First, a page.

This is the question many landowners will ask us at some point during their property ownership years. Who allowed this to happen? Why didn’t or doesn’t somebody do something about it?
Whether the problem occurs on their property or to an adjacent neighbor’s property, the old axiom screams out, who’s responsible?
At our office, and I am sure at most SWCD offices, we have all had phone calls or walk-ins spewing the question — who’s responsible?
It goes something like this:
1. My neighbor is cutting down all their trees, it looks awful, how can that be allowed, can it be stopped?
2. There is an oil spill of some kind in the ditch near us, who do I call?
3. Someone at the horse farm nearby keeps shoving manure into the ravine in the back of their property, that’s not right, is it?
4. I think my water well is contaminated by the new oil and gas well they drilled next door, whose going to fix it?
5. The development that went in next to me is causing more water onto my property and it never did that before, who allowed that to happen?
6. My neighbor filled in his back yard with topsoil and now my water doesn’t drain away as fast as it used to Is he allowed to do that?
7. We just put in a new pond last year and my neighbor says we are causing him more runoff, can you tell him it really doesn’t do that?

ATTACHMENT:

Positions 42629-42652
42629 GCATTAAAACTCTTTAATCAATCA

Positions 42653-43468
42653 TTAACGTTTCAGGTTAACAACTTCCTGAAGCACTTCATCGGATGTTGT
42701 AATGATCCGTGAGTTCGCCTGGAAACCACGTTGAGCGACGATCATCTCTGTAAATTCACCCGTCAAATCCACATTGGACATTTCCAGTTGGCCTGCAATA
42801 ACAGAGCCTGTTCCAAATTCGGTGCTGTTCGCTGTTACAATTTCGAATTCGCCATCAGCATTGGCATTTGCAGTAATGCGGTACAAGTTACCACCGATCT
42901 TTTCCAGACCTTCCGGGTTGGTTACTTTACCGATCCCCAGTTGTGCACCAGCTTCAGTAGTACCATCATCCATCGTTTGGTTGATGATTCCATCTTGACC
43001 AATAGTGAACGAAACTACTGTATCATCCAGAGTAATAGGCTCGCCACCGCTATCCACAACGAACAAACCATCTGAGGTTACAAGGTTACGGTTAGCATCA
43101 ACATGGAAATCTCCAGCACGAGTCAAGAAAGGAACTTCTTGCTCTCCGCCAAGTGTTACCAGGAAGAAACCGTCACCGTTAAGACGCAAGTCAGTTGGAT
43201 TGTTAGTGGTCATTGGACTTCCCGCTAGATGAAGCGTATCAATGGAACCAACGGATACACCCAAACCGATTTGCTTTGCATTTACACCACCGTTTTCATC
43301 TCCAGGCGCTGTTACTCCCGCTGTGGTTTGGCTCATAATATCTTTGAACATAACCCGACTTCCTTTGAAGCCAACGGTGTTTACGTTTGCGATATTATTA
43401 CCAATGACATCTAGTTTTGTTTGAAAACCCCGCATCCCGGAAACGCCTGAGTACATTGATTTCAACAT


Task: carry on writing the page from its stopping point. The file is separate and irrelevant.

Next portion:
8. The field next to us just got planted and after the rain storm we got a lot of sediment in our yard, can you make them remove it?
9. Our neighbor has a lot of manure and the flies are terrible around our house, can you do something about it?
10. We are thinking of buying a property and want to know if there are any wetlands on it, can you tell us if there are any?
11. The road culvert empties into a drain tile and it runs across my property and my neighbor’s to the outlet. It needs repaired and the outlet is on him, can you make him cooperate?
As you can tell, soil and water conservation districts are quite often asked to insert themselves in solving or directing landowners to a good solution. Sometimes they may not like the answer, because maybe, just maybe, they are responsible. Sometimes, they may like the answer because someone else is responsible.
Here is a novel idea!
Maybe they could talk to their neighbor and have an across the property line talk. Who knows, maybe they’ll learn a thing or two like landowner stewardship is a two way street with each side retaining personal property rights in using their land in a responsible way. Hopefully, they haven’t already burned that bridge with some other crisis.
Many times we feel like a referee out there when it gets a little heated.
You know, people pointing fingers at each other. They can’t wait for us to throw the yellow penalty flag or blow the whistle or yell “safe or you out”.
We are good nudgers, suggesting or recommending solutions and actions.
In the end, when you boil it all down, the true answer is we are all responsible for our land use actions.
That’s who’s responsible?